energy. It is therefore necessary to supplement the multiconfigurational SCF
treatment with a calculation of the dynamic correlation effects. In the early
versions of MOLCAS, this was achieved by means of the multireference (MR) CI
method. This method has, however, severe limitations in the number of electrons
that can be correlated and the size of the reference space. It is not a method
that can be used to study excited states of anything but small molecules.
But here it has the capacity to produce very accurate wave functions and
potential surfaces. The MRCI code of MOLCAS is used by many groups for
this purpose. Today it is also possible to run the COLUMBUS MRCI code together
with MOLCAS.
In the years 198892, a new method was developed, which can be used to
compute dynamic electron correlation effects for multiconfigurational wave
functions. It is based on second order perturbation theory and has been
given the acronym CASPT2. It was included into the second version of
MOLCAS5. From the beginning it was not clear whether the CASPT2 method would be
accurate enough to be useful in practice. However, as it
turned out it was surprisingly accurate in a number of different types of
applications. The CASPT2 approach has become especially important in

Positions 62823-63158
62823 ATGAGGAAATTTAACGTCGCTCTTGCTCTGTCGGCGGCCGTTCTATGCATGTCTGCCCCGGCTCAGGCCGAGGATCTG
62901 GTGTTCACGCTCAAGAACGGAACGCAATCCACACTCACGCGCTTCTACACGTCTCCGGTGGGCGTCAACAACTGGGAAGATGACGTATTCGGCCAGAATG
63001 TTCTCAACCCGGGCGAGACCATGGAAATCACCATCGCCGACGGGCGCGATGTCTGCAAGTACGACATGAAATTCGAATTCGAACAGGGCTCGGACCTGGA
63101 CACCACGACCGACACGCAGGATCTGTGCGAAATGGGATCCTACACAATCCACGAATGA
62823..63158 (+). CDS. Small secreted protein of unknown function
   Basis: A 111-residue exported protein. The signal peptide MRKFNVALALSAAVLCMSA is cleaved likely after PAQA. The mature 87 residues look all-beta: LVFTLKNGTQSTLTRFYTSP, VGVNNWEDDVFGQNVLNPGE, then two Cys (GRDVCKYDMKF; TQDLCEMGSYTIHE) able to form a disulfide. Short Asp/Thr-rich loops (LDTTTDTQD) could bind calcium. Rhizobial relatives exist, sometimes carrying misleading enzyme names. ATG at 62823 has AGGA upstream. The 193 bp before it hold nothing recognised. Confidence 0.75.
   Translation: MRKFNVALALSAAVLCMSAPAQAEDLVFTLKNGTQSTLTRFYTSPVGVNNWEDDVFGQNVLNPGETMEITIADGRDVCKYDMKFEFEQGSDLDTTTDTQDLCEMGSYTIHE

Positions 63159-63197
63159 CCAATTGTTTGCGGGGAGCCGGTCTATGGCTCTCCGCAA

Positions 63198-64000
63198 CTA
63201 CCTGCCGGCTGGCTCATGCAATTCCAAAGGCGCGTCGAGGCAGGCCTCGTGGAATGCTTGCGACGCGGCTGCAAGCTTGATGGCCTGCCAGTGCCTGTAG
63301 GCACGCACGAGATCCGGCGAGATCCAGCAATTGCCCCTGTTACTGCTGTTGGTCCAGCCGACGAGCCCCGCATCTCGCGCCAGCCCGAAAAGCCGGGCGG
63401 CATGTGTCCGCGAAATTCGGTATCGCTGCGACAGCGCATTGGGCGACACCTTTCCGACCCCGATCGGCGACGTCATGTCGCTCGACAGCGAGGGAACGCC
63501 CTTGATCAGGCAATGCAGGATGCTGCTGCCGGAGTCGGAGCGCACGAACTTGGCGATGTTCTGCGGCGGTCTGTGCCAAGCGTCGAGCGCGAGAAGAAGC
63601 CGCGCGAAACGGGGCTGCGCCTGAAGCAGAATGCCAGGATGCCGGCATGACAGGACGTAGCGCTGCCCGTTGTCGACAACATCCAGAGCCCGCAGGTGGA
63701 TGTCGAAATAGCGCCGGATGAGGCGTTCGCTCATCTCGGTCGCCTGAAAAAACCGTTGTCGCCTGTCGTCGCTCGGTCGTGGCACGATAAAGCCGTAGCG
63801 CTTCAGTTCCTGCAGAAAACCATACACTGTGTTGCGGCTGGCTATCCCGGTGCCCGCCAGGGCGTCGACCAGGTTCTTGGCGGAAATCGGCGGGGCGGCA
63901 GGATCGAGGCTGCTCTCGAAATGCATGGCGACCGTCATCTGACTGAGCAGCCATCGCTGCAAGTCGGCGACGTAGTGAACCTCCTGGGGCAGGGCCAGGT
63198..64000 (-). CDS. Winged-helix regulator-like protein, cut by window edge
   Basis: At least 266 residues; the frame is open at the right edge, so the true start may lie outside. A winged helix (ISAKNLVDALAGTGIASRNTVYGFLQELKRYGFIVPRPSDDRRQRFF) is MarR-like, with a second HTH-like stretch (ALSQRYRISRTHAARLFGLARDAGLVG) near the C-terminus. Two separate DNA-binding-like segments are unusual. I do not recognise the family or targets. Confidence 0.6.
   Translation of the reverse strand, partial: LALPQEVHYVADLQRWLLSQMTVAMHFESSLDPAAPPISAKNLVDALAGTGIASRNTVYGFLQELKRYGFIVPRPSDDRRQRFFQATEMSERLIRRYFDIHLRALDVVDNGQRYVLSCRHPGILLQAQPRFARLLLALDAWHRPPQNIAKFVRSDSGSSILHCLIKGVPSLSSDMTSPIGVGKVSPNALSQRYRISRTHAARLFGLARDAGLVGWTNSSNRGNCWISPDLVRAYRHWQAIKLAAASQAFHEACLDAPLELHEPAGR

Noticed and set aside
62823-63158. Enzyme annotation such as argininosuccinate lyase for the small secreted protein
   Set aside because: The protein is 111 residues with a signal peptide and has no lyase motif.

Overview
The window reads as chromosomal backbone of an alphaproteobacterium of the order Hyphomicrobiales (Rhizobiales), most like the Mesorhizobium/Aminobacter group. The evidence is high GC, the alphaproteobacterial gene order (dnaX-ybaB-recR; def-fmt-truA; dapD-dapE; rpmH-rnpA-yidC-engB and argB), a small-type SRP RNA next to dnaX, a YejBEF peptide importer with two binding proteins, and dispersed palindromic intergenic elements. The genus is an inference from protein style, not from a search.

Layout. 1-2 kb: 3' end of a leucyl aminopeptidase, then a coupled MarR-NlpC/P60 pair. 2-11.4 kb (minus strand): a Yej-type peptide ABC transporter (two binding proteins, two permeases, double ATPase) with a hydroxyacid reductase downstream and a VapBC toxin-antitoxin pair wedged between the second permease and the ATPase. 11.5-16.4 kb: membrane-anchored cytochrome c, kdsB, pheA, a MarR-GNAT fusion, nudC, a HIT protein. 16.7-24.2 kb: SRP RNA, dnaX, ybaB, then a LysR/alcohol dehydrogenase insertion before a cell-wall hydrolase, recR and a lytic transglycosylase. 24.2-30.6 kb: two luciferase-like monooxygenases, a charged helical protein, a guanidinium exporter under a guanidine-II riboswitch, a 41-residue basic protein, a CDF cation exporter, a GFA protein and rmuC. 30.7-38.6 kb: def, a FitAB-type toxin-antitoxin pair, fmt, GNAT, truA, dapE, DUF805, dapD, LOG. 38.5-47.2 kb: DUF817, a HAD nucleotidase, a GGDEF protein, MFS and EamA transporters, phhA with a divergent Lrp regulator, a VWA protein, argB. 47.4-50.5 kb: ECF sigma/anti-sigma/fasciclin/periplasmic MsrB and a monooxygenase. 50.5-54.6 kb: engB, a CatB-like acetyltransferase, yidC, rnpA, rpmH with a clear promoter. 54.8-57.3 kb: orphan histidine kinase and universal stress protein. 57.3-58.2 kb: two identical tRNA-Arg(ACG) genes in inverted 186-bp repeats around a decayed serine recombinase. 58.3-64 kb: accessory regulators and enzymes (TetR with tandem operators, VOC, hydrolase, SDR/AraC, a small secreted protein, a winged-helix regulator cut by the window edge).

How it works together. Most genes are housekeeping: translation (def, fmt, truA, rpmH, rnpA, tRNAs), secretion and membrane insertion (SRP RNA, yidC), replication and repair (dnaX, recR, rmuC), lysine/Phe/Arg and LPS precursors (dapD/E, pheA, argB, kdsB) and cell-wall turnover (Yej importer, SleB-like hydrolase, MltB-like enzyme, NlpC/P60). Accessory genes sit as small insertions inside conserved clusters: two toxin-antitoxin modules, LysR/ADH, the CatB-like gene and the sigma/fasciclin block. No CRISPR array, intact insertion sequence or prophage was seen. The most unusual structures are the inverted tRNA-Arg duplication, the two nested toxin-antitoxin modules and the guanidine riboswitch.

studies of excited states and spectroscopic properties of large
molecules, where no other ab initio method has, so far, been applicable.
The method is based on second order perturbation theory and has therefore
limitations in accuracy, but the error limits have been investigated in a
large number of applications. The errors in relative energies are in
almost all cases small and the results can be used for conclusive
predictions about molecular properties in ground and excited states.
The major application areas for the CASPT2 method are potential energy
surfaces for chemical reactions and photochemistry. The method is under
constant development. Recently, a multistate version, which will allow the
simultaneous study of several electronic states, including their interaction in
second order. This code is especially useful in cases where two, or more energy
surfaces are close in energy. We have for a number of year also tried to develop
an analytical CASPT2 gradient code. For different reasons, this work is as yet
unfinished. Instead we have in the present version (7) included a